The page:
This is life on the NBA treadmill. After splitting two games, the Indiana Pacers have gone thisaway and the Miami Heat have gone thataway, not to see each other again until spring.
Talk about a series on hiatus. There will be 1,058,400 Americans born, more or less, in the 98 days between the Heat’s comeback victory over the Pacers Dec. 18 and their next jump ball together on March 26. But the break likely will not change the message of the early season. One team in the East—and one team only—looks capable of troubling Miami.
The first two games between them have made a fine teaser for the future. The Heat have blown a 13-point lead in Indianapolis, the Pacers have blown a 15-point lead in Miami. What we have here is a full-blown rivalry—one of the league’s freshest and fiercest. It’ll be grand drama to see what happens next.
Pacers vs. Heat, to be continued …
But before they head off in opposite directions, after the frustrating Indiana night in American Airlines Arena, shouldn’t these two new nemeses share a holiday moment together? Certainly. So here it is, with apologies to the man who wrote the original poem.
Twas the week before Christmas, when all through the East
Not a franchise was stirring, ‘cept the Pacers and Heat.
The standings were heavy with teams taking licks
The Celtics and Sixers, the Bulls and the Knicks.
The Pacers were snuggled all safe in the lead
With Larry Bird’s vision of how to succeed.
The house has been packed, with sellouts galore
The upper-deck seats, going lonely no more.
They’re all stopping by, driving autos and trucks
They’re paying to watch, even playing the Bucks.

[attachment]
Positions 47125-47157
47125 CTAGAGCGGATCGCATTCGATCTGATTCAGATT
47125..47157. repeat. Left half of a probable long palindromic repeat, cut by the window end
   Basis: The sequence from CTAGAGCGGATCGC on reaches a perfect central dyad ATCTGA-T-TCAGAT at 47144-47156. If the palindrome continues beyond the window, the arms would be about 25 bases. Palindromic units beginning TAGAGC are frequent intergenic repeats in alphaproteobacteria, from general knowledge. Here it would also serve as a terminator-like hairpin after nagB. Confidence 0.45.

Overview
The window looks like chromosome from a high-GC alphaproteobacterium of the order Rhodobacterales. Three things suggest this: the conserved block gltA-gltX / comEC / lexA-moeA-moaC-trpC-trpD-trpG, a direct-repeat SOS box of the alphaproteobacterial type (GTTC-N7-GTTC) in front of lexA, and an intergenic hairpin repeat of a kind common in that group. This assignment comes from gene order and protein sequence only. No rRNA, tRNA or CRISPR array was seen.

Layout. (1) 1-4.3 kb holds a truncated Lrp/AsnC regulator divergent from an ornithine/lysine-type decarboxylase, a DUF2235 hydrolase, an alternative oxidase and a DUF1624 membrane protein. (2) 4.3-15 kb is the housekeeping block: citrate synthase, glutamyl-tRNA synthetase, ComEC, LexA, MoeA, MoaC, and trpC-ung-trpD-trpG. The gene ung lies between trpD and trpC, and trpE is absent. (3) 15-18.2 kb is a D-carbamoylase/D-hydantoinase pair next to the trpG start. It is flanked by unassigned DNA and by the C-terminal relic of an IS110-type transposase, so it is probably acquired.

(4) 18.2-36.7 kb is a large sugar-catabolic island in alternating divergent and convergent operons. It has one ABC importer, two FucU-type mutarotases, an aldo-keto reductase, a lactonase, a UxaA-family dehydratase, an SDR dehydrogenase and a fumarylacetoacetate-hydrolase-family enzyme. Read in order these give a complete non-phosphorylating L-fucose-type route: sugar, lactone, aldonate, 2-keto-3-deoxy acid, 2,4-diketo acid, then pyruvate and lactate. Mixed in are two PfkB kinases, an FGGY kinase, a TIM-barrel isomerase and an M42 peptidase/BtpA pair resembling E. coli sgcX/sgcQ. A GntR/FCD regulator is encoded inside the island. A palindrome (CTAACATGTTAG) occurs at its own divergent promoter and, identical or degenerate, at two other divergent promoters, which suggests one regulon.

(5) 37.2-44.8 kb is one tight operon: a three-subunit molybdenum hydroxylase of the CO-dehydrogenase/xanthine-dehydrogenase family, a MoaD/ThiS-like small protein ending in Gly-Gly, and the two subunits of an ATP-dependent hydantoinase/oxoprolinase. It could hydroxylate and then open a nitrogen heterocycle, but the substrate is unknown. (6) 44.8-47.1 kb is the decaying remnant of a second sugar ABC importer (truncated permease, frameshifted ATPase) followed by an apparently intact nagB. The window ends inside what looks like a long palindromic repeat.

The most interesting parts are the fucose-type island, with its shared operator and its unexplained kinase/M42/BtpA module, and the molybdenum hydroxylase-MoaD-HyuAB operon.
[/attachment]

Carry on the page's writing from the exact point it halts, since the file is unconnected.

So maybe the Pacers have buried the past
When tickets-sold rankings meant finishing last.
The bandwagon’s full with promise and glee
These things tend to come, when you’re 20 and 3.
The Pacers have thrived, playing D to the letter
The bench has been good, even Boomer’s looked better.
With a game in Miami, another big test
The latest adventure to see who’s the best.
When they took to the floor, there arose sucha clatter
I looked at my set to see what was the matter.
I moved near the TV to get all the news
Turned up the volume to hear all the boos.
The Heat fans had focused their distaste upon
This team that is making life hard for LeBron.
So what to my wondering eyes should appear
But a rivalry born in the playoffs last year.
This young band of Pacers, so lively and quick
Went pushing the Heat till the series’ last tick.
And now they are back, with purpose complete
No. 1 on the list: Stop Miami’s three-peat.
And so on last Wednesday, Frank’s Pacers they came
And he whistled and shouted and called them by name.
“On Hibbert! On Paul George! On David West, too!
“But not Danny Granger, we’ve yet to see you.
“To the top of the East, to get over that wall.
“We must beat the Heat, with no mercy at all.”
But the champions this night, at the Pacers they threw
Chris Bosh and D-Wade, and the guy with tattoos.
They had sober faces; a deep-rooted will
As the long night unfolded, with looks that could kill.
They said not a word, as the Pacers’ lead grew
But mounted their comeback, as they so often do.
The way the game ended, what the final score said,
Was one more reminder, we have something to dread.
The cheers kept increasing, for the Pacers’ tough swoon
They won’t want to be there, Game 7 in June.
Every game with the Heat feels like Finals or bust
Since home-court advantage seems likely a must.
But this was one loss, the showdown’s just started
Nothing was settled, this night as they parted.
This game got away, there’ll be others to win
They’ll have to be won to get where the Heat’s been.
Frank Vogel’s the coach, and high hopes he’s got lotsa
But next time he’s there, he will pass on the pasta.
They sprang to their bus, and headed back north
There are others to beat, the Nets and so forth.
But I heard them exclaim, to the Heat patriarchs,
“Merry Christmas to you, and we’ll see you in March.”•
Lopresti is a lifelong resident of Richmond and a graduate of Ball State University. He was a columnist for USA Today and Gannett newspapers for 31 years; he covered 34 Final Fours, 30 Super Bowls, 32 World Series and 16 Olympics. His column appears weekly. He can be reached at email@example.com.